New chief appointed at Queen's and King George hospitals

Matthew Trainer, the incoming chief executive at Queen's and King George Hospitals.

Matthew Trainer, the incoming chief executive at Queen's and King George hospitals. - Credit: BHRUT

Barking, Havering and Redbridge University Hospitals NHS Trust (BHRUT) has announced the appointment of a new chief executive.

The trust runs Queen’s and King George hospitals in Romford and Goodmayes.

Matthew Trainer, previously chief executive at Oxleas NHS Foundation Trust, will take over the position in August.

He said: “I am looking forward to meeting colleagues at Queen’s and King George hospitals to find out how we can work together to deliver the best possible care for residents of Barking and Dagenham, Havering and Redbridge.”

“Everyone I’ve talked to at the trust has spoken with pride about the huge efforts the team has gone to during the pandemic, first to save lives and now to tackle waiting lists. 

“We need to build on these achievements, with the help of our local partners, in the years ahead.”

In addition to his work with Oxleas, which provides health and social care in south east London and Kent, Mr Trainer has worked for King’s College Hospital NHS Foundation Trust, NHS England, the Care Quality Commission, and the MS Society.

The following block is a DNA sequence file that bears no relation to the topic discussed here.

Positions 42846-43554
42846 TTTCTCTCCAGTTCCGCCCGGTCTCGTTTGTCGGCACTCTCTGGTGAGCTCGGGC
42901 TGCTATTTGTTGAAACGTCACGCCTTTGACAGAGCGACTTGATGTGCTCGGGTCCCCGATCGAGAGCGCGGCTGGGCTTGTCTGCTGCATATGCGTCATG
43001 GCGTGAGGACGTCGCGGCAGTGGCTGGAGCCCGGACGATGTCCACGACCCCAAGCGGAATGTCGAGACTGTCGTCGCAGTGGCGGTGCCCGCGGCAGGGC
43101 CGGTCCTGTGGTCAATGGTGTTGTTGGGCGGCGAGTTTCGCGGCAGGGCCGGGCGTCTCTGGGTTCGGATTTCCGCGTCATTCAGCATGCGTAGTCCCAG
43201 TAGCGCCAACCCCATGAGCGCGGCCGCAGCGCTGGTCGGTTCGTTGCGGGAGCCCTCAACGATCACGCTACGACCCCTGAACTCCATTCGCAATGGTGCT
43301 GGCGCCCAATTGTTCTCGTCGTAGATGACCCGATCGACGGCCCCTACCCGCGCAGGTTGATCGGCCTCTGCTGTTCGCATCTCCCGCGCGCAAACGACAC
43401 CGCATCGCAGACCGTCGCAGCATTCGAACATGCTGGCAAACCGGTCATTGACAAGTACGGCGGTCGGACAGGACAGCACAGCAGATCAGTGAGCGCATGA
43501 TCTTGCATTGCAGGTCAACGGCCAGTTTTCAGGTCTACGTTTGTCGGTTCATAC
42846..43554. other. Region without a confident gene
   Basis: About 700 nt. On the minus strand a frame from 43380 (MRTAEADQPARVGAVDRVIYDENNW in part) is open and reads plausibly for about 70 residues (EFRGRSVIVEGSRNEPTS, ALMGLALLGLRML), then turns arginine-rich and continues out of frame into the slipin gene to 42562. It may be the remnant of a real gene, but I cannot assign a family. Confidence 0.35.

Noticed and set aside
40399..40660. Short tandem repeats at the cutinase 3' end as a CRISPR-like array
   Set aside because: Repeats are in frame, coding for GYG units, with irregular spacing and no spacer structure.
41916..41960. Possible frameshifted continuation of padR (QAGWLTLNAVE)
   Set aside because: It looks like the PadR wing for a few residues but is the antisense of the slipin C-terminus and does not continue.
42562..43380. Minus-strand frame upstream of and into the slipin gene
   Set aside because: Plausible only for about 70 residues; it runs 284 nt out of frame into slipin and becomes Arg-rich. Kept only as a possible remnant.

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BHRUT chair Mike Bell said: “I am delighted Matthew will be our permanent CEO. He will arrive at a critical time in our development as we recover from Covid-19, reduce our waiting lists, and develop both our closer collaboration with Barts Health and our place-based health and care partnerships with our boroughs.

“Matthew is a successful leader with a wealth of experience in senior roles, who has built and sustained partnerships that are delivering improved services.”

Mr Trainer will take over from Tony Chambers, who has occupied the position on an interim basis since last year.

Mr Bell paid tribute to Mr Chambers’ time at the trust, praising his “calmness and resilience” in dealing with successive waves of coronavirus.

He added: “I will always be indebted to Tony for his leadership at a time of crisis for the health service.”


Sir David Sloman, regional director for the NHS in London, said: “I would like to thank Tony for his commitment and in particular for his work leading the acute collaborative in north east London. I wish him all the best and every success for the future.”
 

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